Good question; strike that, great question! This topic is brought up quite often by puzzled pool owners presented with a rat’s nest of pipes, elbows, valves and pumps. The state of some pool plumbing systems makes you wonder if they charged by the hour or by the pipe. The maze of PVC and excessive valves causes an issue when attempting to find the source or outlet of water flow.
Another common reason we have trouble identifying a pool diverter valve’s function is the label may have bleached out or fallen off. These are natural occurrences that we normally do not think about until we are squinting to read faded print on a baked label. But we are here today to let you know a little trick on identifying the function of your valve in both of these cases.
We call it the “Trial and Error Method”! Ok it is nothing new but it is the simplest way of getting to know your plumbing system. We will walk you through the steps so you no longer stare at your pool diverter valves with deep ponderings of what they may do.
Before we jump in, let us first illustrate how the common two-way and three-way valves operate. The two way valve has two ports; when open, the handle is perpendicular with the pipe and when closed, it is in line. For three way valves: the valve is open when the handle is over the middle port. The three way port can close in three directions; whichever port is opposite the handle position, that will be the closed port.
The simplest of the steps; we will be using this to number our valve and plot out the water entry points throughout our system. Mark each pool diverter valve with a number and sketch your pool marking the inlets with a letter. As we are checking off each valve, we will mark down which valve goes with what inlet with this simple number-letter scheme.
Make two separate categories: Suction Side and Pressure Side. The suction side will be focusing on the valves before the pump and pressure side will be for valves on the return lines.
Part Two: Find Your Water Inlets
As mentioned in the previous step, we want to locate each inlet before we start fiddling with valves. These entry points include return lines, waterfalls, laminars, spa jets or bubblers.
To identify the direction of water flow, the pump will need to be on while we open and close the valves. Unlike a multiport valve, when we change positions on a diverter valve we do not need to turn off the main pump. As we go through our progression of valves always make sure at least one outlet valve is open before closing the previously tested. This process will prevent a dangerous level of back pressure from building within the pipe. Back pressure can damage your pool equipment or swimmers. The same rule applies to the suction side of pumps; make certain at least one of the inlet lines is fully open to prevent the pump from running dry.
To help in this process, I would suggest having a helper who can check for water flow at the specified water inlet while someone is progressing through the valves. This will cut down on the running back and forth between the pool equipment and the pool.
At this point we have marked our valves and water inlets and have the pump running; now we can start cycling through the valves to determine the location of their output.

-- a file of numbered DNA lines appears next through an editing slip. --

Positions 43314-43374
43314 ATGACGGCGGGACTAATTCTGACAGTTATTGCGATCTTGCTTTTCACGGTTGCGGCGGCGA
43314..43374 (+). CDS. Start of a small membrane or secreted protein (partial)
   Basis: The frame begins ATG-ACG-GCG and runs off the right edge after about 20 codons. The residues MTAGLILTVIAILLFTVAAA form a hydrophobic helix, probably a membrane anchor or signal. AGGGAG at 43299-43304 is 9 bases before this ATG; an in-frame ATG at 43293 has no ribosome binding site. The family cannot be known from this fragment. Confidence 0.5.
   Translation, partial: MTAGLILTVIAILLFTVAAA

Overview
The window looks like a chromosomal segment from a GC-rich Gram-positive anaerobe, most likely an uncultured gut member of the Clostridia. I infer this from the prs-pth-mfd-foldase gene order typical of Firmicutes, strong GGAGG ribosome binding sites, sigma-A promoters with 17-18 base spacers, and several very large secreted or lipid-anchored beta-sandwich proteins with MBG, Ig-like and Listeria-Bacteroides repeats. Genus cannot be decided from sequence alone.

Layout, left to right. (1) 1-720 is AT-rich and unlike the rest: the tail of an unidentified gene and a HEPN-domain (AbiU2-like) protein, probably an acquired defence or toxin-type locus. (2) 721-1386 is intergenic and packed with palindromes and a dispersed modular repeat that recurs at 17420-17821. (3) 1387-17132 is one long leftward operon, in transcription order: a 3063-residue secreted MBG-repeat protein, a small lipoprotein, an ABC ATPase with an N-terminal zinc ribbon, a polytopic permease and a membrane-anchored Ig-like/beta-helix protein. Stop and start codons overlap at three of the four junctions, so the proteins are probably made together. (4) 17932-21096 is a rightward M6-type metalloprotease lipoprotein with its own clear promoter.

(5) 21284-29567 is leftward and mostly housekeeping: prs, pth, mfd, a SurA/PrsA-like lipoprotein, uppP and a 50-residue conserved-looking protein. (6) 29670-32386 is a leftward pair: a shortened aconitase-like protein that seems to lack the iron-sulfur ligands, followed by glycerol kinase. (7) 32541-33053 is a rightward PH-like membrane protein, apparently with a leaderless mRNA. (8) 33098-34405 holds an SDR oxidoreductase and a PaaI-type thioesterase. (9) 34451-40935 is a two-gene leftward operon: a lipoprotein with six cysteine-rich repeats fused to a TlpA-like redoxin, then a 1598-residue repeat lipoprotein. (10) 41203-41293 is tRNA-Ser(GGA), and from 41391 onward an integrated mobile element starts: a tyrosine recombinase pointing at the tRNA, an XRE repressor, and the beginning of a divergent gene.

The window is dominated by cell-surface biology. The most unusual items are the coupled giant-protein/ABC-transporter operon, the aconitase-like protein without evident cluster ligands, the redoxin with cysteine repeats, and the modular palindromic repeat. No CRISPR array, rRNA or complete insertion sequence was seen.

Part Four: Turn on Individual Valves: Check Flow
Open the valve we have designated as Valve One, and close all the other valves. While the pump is running, check each of the known water inlets for flow. We can do this by sight or by hand. If the port is below water it may be hard to determine if water is flowing by sight alone. Match the designated letter of the inlet with the valve number that is open. Follow these steps until all valves and inlets are identified.
Most pools have a series of skimmers and main drain lines that consolidate to single line as it reaches the filter pump; in that case we would work reverse the flow of water and check valves starting with the last valve before the pump’s intake port.
This example shows a three way valve where one side controls the main drain and the other side the skimmers. To determine the water flow, close the one side of the valve as the pump is running. Visually inspect the skimmer(s) for water flow and the telltale swirl of draining water through the basket. If the skimmer is draining water then the main drain is closed, and vice versa. Make the necessary mark on our valve checklist.
On the chance there are multiple main drains controlled by separate valves or a three-way valve, identifying becomes a little trickier. We need to be able to determine which valve is open and which is closed and that is not something we can visually inspect from the deck. For those of you reading this in cold weather who do not wish to take multiple dips in the pool, there is a easy trick to determine flow. Take some food dye and drop a few teaspoons into the water. As the dye sinks to the bottom the active drain will draw it allowing us to visually check which drain is open for our checklist. Success! This trick is also used in finding leaks in pool wall and floors.
**DO NOT STICK YOUR HAND IN SKIMMER OR ON MAIN DRAIN TO CHECK FLOW**
Label each diverter valve with the Name/Description of each inlet that it controls; this will prevent us from doing this again. Once the valves are labeled, take a picture of the system and email to yourself or store it somewhere safe. Just in case the labels you made fade away or fall off, you have a pipe map at your fingertips.
Thank you for sticking around and reading my blog. If you have any further questions, please give our techs a call at 877-372-6038. We are glad to help!